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A couple of the normal BBC-baiting newspapers report that that organisation has been “accused of spying on whistleblowers”, after a Freedom of Information request revealed that the BBC’s Investigation Service monitored emails of 30 workers last year. The Telegraph says this
raised fears that BBC management is engaged in a crack down on people it suspects of whistle-blowing about their concerns over the running of the corporation
There seems to be absolutely no evidence for this. To me it looks more like an employer intercepting communications on business systems in order to prevent or investigate potential unlawful behaviour. The law provides for this, and the paper reports that the BBC even said
The BBC Investigations Service does not target whistleblowers. The four cases of leaked information involved other matters such as the release of commercially sensitive information or the release of internal information – none of the four cases of leaked information could be considered as whistleblowing in any sense. The BBC has a clear policy protecting the right to whistleblow
The circumstances under which email communication can be intercepted by an employer are clearly prescribed by law. The much-maligned and -misunderstood Regulation of Investigatory Powers Act 2000 (RIPA) corrected the previous domestic position that workplace surveillance could not amount to an infringement of an employee’s Article 8 rights (a position criticised by the European Court of Human Rights in Halford v UK). The provisions of section 1 of RIPA create a criminal offence of unlawful interception of a communication (transmitted either by public or private telecommunications system) where the interception occurs without lawful authority. However, secondary legislation, made under RIPA, prescribes what “lawful authority” can mean within an employment context. The Telecommunications (Lawful Business Practice) (Interception of Communications) Regulations 2000 (the “LBP Regulations”) provide inter alia that interception of emails will be lawful if it is done for the purposes of preventing or detecting crime, or for the purpose of investigating or detecting the unauthorised use of that or any other telecommunication system. This can be done without consent or notification as long as the business informs users of its systems in advance (normally by way of a policy) that emails may be intercepted for relevant purposes (I wrote on this in detail in None of our business? Private emails, FOI and lawful interception (PDP FOI Journal, Nov/Dec 2011Volume 8, Issue 2, subscription only)).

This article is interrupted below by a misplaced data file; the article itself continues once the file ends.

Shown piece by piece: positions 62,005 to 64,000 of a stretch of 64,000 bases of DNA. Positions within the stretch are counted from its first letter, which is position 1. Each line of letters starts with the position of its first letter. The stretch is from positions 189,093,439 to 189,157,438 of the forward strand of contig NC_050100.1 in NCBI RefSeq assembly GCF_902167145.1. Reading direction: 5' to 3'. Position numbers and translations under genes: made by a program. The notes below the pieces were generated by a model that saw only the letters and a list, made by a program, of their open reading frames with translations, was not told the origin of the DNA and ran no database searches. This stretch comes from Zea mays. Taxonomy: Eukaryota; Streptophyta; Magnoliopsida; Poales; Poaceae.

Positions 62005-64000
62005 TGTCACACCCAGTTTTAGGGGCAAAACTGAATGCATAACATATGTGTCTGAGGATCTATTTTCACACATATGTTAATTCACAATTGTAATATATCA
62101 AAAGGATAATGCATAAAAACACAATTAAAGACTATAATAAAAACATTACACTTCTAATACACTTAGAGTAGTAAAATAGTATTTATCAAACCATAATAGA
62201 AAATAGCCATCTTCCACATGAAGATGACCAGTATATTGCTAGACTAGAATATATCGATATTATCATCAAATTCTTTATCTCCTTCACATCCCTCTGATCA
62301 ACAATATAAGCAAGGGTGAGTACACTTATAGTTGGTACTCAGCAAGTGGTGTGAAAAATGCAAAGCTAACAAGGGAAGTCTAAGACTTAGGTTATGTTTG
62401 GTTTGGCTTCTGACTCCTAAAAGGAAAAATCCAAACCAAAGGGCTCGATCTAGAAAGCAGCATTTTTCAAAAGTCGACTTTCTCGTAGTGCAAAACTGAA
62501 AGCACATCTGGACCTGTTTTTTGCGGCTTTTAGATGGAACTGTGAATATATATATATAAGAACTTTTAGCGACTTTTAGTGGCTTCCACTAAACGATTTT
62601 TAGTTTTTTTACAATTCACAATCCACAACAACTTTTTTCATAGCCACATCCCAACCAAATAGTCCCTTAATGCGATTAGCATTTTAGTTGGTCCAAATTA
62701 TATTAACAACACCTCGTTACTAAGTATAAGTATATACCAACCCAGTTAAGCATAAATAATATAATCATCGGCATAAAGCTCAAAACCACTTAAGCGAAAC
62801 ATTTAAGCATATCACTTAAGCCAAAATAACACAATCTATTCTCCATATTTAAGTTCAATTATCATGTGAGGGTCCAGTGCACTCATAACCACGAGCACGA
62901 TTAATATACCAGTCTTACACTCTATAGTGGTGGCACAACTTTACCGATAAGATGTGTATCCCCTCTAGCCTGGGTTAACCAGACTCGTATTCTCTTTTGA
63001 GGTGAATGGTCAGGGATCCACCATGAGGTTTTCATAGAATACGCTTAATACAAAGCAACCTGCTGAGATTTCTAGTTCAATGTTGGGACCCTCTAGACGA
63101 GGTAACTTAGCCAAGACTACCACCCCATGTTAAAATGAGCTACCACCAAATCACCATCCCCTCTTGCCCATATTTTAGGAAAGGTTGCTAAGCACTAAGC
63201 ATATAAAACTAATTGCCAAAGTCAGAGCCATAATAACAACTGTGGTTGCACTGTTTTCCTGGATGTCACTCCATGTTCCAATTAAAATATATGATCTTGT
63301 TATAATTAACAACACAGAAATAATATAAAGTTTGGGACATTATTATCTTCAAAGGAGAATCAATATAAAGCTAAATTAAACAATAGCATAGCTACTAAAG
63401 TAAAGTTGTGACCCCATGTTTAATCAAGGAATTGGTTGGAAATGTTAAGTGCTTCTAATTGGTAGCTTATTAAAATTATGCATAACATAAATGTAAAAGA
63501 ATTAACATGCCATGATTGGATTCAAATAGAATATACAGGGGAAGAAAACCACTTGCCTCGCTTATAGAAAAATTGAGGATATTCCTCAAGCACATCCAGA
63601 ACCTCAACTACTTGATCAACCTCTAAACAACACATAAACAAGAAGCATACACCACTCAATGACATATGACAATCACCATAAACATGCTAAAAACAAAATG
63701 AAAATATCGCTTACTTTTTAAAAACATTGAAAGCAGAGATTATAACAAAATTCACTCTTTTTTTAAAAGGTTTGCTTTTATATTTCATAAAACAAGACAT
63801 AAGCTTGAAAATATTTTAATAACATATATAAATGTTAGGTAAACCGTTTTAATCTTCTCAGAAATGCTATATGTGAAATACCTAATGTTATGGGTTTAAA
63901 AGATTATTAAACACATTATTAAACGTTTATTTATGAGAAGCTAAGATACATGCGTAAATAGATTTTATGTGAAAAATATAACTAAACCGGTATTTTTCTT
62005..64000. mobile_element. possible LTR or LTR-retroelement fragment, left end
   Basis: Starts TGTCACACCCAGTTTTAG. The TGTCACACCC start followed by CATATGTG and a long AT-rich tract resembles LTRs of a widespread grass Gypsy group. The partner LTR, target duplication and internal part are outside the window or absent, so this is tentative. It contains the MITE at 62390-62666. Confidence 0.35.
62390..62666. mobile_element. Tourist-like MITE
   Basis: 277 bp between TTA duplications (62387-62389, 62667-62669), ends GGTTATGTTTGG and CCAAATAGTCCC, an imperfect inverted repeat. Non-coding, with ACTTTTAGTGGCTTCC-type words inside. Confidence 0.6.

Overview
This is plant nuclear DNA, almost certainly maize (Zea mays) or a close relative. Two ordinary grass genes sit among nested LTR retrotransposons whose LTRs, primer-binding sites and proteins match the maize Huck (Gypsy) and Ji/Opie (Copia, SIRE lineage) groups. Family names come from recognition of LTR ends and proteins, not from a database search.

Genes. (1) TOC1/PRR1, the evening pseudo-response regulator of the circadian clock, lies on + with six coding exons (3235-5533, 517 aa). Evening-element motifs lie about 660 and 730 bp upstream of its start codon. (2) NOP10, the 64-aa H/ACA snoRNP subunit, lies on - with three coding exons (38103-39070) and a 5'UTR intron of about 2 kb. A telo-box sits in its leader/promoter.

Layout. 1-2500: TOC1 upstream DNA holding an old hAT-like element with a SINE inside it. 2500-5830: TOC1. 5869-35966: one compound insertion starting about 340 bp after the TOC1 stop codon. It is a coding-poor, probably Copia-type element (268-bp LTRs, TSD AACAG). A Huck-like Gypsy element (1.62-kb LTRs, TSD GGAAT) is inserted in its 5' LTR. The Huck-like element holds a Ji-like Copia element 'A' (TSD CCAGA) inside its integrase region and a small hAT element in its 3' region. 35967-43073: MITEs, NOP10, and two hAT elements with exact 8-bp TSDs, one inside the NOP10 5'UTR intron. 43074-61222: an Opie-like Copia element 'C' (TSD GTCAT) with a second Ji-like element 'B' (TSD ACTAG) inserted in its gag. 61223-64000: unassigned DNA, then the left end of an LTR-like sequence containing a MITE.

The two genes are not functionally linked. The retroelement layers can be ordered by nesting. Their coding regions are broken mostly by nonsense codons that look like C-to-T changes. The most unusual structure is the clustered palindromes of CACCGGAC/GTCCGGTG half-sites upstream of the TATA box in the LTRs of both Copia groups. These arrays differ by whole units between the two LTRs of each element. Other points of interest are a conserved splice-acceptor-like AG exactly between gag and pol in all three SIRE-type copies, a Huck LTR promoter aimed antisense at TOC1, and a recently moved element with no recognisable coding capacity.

So, provided the BBC have a policy informing staff that their emails could be intercepted (and I would be amazed if they don’t) they will have done nothing wrong, and nothing that a responsible employer, and public service provider, should be blamed for doing. Do the Telegraph and the Mail think the BBC should not investigate alleged unlawful – perhaps criminal – behaviour on the part of its staff?